whereas in the sign the relation is unmotivated and exact (there is no analogy between the word ox and the image of an ox. Let us first state the element which is common to all these terms: they all necessarily refer us to a relation between two relata . however. according to the arbitrary choice of various authors. This is a paramount proposition. This feature cannot therefore be used to distinguish any of the terms in the series. it is not) and on symbol (for Hegel and Wallon there is a relation of analogy . are the components of the sign. whereas for the American mechanists the signifieds are substances which must be expelled from linguistics and left to psychology.Wednesday. signal and index. sign. The linguistic sign: In linguistics. Saussure settled upon signifier and signified. Hjelmslev and Frei at least. the theory of the linguistic sign has been enriched by the double articulation principle. icon. albeit imprecise. Jung and Wallon (the reference to some features. we must distinguish between the significant units. each term in the field is differentiated from its neighbours. We see that the terminological contradiction bears essentially on index (for Peirce. furthermore. that the signal and the index form a group of relata devoid of mental representation. with Wallon. for there is a tendency to interpret sign as signifier. II. allegory.marxists. semantics must be a part of structural linguistics. All this means. October 16. the notion of sign does not give rise to any competition between neighbouring terms. finally. as they do in Wallon. iv) the relata exactly coincide or. We shall therefore say. which can themselves be opposed-as a whole. the subject and methods of our study). the mental representation of one of the relata.motivation' . for it tended to become identified with the signifier only. the monemes') and which form the first articulation. which is perfectly covered by its relatum). in Saussurean terminology. whose terminology is the clearest and the most complete (icon and allegory are confined to the vocabulary of Peirce and Jung).or of . or rather. after having hesitated between sôme and same. and if it is not in Peirce. it is because the icon can absorb that feature. and the distinctive units. or else of an acoustic image and a concept. Until he found the words signifier and signified. or does not imply.1. For among linguistic signs. moreover. These transfers can here be read horizontally: for instance. this representation exists. we shall have to resort to other features. for Peirce. the index is existential.2 .are very well explained. and whose history is very rich (running from the Gospels"' to cybernetics). for Wallon. the union of which forms the sign. which are part of the form but do not have a http://www. which one must always bear in mind. image and concept. which Saussure wanted at all costs to avoid. Now this term. to find a variation in meaning. In particular. for Saussure. It must be added that the distribution of the field varies from one author to another. whereas this is a two-sided Janus-like entity. or does not imply. But we see also that these contradictions .which in this table are read vertically . Since Saussure. the sign is placed in a series of terms which have affinities and dissimilarities with it: to the extent that he made it the criterion which defines language. an existential connection with the user. that of symbol and sign. the importance of which has been shown by Martinet. as will be seen. 2002 Elements of Semiology by Roland Barthes Page: 10 The classification of signs: The signified and the signifier. ii) the relation implies. to sum up and talk in semiological terms (this being the point of this brief analysis which reflects. v) the relation implies. or to be exact. on the contrary.htm . and that if these oppositions are preserved. or does not imply. which will be expressed here in the form of an alternative (presences absence): i) the relation implies. Peirce. symbol and sign. Whether these features are positive or negative (marked or unmarked). form and idea. an analogy between the relata. the symbol is not existential. so before we come back to the Saussurean acceptance of the word. iii) the link between the two relata (the stimulus and its response) is immediate or is not. since the signifieds are signs among others. the symbol is analogical in Hegel as opposed to the sign which is not.between the two relata of the symbol. each one of which is endowed with one meaning (the 'words'. index. When he sought to designate the signifying relationship. a fact which produces terminological contradictions. that the words in the field derive their meaning only from their opposition to one another (usually in pairs). whereas it is for Jung). but not for Peirce. these will be easily seen at a glance from a table of the incidence of features and terms in four different authors: Hegel. The (important) consequence is that. that they compensate each other through transfers of meaning from term to term in the same author. Saussure immediately eliminated symbol (because the term implied the idea of motivation) in favour of sign which he defined as the union of a signifier and a signified (in the fashion of the recto and verso of a sheet of paper). are the chief rivals of sign. that in the symbol the representation is analogical and inadequate (Christianity 'outruns' the cross). whereas the index is not (it is only a trace). we must say a word about the notional field in which it occupies a place. is for these very reasons very ambiguous. sign remained ambiguous. one overruns the other. the meaning is unambiguous. symbol. whereas in the opposite group. are the terms of two different functions. which is found in very different vocabularies (from that of theology to that of medicine). the signal is immediate and existential. may be absent in some authors). like a mirror. whether marked or unmarked. For.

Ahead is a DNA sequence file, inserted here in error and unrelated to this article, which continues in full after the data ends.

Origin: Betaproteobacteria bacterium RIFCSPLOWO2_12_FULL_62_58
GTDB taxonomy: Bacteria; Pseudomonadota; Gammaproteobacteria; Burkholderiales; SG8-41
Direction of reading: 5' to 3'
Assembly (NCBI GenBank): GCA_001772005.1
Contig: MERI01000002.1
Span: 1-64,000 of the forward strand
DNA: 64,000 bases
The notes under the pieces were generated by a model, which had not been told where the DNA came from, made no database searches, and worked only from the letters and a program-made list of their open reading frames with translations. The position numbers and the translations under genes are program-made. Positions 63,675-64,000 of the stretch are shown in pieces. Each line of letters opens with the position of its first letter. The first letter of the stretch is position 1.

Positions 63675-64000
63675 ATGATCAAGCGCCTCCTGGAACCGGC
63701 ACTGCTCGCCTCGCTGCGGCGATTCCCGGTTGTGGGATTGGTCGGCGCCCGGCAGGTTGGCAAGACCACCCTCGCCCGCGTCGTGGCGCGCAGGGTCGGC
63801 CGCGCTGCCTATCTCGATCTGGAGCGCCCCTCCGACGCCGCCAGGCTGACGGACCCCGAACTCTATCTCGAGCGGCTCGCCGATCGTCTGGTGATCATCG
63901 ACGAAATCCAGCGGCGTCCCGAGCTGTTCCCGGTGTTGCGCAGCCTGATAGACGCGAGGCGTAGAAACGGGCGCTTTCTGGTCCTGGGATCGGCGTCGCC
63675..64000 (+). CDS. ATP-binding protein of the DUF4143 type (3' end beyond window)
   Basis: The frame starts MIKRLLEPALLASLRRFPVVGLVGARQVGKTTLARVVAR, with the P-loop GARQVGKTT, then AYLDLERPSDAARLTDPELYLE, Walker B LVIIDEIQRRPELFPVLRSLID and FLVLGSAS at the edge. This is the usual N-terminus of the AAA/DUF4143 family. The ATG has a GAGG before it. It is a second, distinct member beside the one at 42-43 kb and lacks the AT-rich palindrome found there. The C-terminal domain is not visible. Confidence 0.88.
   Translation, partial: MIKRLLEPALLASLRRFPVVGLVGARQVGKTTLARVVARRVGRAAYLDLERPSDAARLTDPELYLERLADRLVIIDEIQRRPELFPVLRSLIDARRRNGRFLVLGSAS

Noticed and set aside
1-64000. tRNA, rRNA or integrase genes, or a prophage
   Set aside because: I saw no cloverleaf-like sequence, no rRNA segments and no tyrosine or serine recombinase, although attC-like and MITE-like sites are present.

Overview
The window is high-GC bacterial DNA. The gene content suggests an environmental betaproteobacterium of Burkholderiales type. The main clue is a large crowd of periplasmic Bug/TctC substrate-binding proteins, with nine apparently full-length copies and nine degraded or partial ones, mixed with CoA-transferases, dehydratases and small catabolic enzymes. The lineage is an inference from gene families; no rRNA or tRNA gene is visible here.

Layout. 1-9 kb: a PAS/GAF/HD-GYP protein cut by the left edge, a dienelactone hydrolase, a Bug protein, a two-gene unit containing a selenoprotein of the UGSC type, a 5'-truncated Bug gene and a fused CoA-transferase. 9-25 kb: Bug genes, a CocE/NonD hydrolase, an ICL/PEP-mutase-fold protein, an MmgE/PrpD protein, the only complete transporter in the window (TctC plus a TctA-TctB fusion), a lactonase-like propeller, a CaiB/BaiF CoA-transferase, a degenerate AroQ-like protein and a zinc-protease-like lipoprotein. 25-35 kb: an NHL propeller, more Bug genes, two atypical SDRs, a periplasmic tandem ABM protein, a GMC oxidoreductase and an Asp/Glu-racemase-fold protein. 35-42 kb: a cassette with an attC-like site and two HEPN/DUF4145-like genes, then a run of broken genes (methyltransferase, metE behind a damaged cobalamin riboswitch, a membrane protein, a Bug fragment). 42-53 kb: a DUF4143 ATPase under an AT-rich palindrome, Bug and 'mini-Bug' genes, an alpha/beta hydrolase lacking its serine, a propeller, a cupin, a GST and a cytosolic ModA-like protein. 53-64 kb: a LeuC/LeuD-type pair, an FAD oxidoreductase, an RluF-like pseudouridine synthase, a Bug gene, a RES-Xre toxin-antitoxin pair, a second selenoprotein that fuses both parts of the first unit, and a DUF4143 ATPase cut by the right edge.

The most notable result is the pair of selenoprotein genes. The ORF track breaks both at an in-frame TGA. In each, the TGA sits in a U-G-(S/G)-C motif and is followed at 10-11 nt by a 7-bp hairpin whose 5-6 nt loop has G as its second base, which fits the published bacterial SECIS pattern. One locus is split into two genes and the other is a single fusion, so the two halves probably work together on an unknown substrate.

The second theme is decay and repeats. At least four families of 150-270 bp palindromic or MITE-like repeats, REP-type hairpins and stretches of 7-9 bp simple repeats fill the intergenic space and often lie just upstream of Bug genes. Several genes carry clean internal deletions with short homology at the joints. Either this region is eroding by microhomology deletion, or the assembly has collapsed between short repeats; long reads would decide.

to signify something: clothes are used for protection and food for nourishment even if they are also used as signs.Wednesday. and should eventually lead to the merging of sociology with sociological But once the sign is constituted. ii) when a system of objects includes a substance which is not immediately and functionally significant. in the following cases: i) when we deal with a system in which the signifieds are substantified in a substance other than that of their own system (this is. The sign-function bears witness to a double movement. for instance. is by no means the same as the first (and indeed purely ideal) functionalisation: for the function which is re-presented does in fact correspond to a second (disguised) semantic institutionalisation. these objects are unavoidably realisations of a model. ideological. THE SIGNIFIED http://www. each plane comprises two strata: form and substance. According to him.4. in order to exist. To rediscover a non-signifying object. This universal semantisation of the usages is crucial: it expresses the fact that there is no reality except when it is intelligible. for it is a powerful gearing-down which allows. but for this very reason the subdivision form/substance can be made more useful and easier to handle in semiology. simply utilitarian: the function of a dish can be to signify a situation and also to serve as food. the substances of a significant form. the case with fashion as it is written about). but it differs from it at the level of its substances. or simply notional aspects of the signified. The plane of the signifiers constitutes the plane of expression and that of the signifieds the plane of content. Within each of these two planes. compounded of a signifier and a signified (the colour of a light. with only 2I distinctive units. its 'positive' meaning. American Spanish to produce. iii) a substance of content: this includes. 2002 Elements of Semiology by Roland Barthes Page: 11 direct meaning ('the sounds'. Since both strata exist on the plane of expression and the plane of content. 100. II. the other graphic). iv) a form of content: it is the formal organisation of the signified among themselves through the absence or presence of a semantic mark. the speech of a language. ii) a form of expression.000 significant II. society can very well refunctionalise it. The semiological sign is also.htm . as we have seen. in the Highway Code). Since our society produces only standardised.marxists.2. Hjelmslev has introduced a distinction which may be important for the study of the semiological (and no longer only linguistic) sign. we must insist on the new definition of these two terms. they are objects of everyday use. the emotional. In a first stage (this analysis is purely operative and does not imply real temporality) the function becomes pervaded with meaning. which must be taken apart. simply and coherently (epistemological criteria) by linguistics without resorting to any extra-linguistic premise. sign-functions.3 . or rather the phonemes). and speak about it as if it were an object made for use: a fur-coat will be described as if it served only to protect from the cold. II. Form and substance. for instance. whose origin is utilitarian and functional. This last notion is difficult to grasp. but can be. the use of a raincoat is to give protection from the rain. for each of them has a weighty lexical past. used by society in a derivative way. the substance is the whole set of aspects of linguistic phenomena which cannot be described without resorting to extra-linguistic premises. made of the paradigmatic and syntactic rules (let us note that the same form can have two different substances. The sign-function therefore has (probably) an anthropological value. Many semiological systems (objects. October 16. at a certain level. which is of the order of connotation.- The sign is therefore a compound of a signifier and a signified. articulatory. since it is the very unit where the relations of the technical and the significant are woven together. every usage is converted into a sign of itself. for instance. but this use cannot be dissociated from the very signs of an atmospheric situation. gestures. is an order to move on. which needs. This semantisation is inevitable: as soon as there is a society. often. a second-order language. normalised objects. non-functional substance which is the field of phonetics. The semiological sign: This perhaps allows us to foresee the nature of the semiological sign in relation to the linguistic sign. We propose to call these semiological signs. It is this double articulation which accounts for the economy of human language. and which constitute the second articulation. like its model. one would have to imagine a utensil absolutely improvised and with no similarity to an existing model (Lévi-Strauss has shown to what extent tinkering about is itself the search for a meaning): a hypothesis which is virtually impossible to verify in any society. pictorial images) have a substance of expression whose essence is not to signify. not phonology.1. because of the impossibility of separating the signifiers from the signifieds in human language. The form is what can be described exhaustively. we therefore have: i) a substance of expression: for instance the phonic.1. one phonic. This recurrent functionalisation.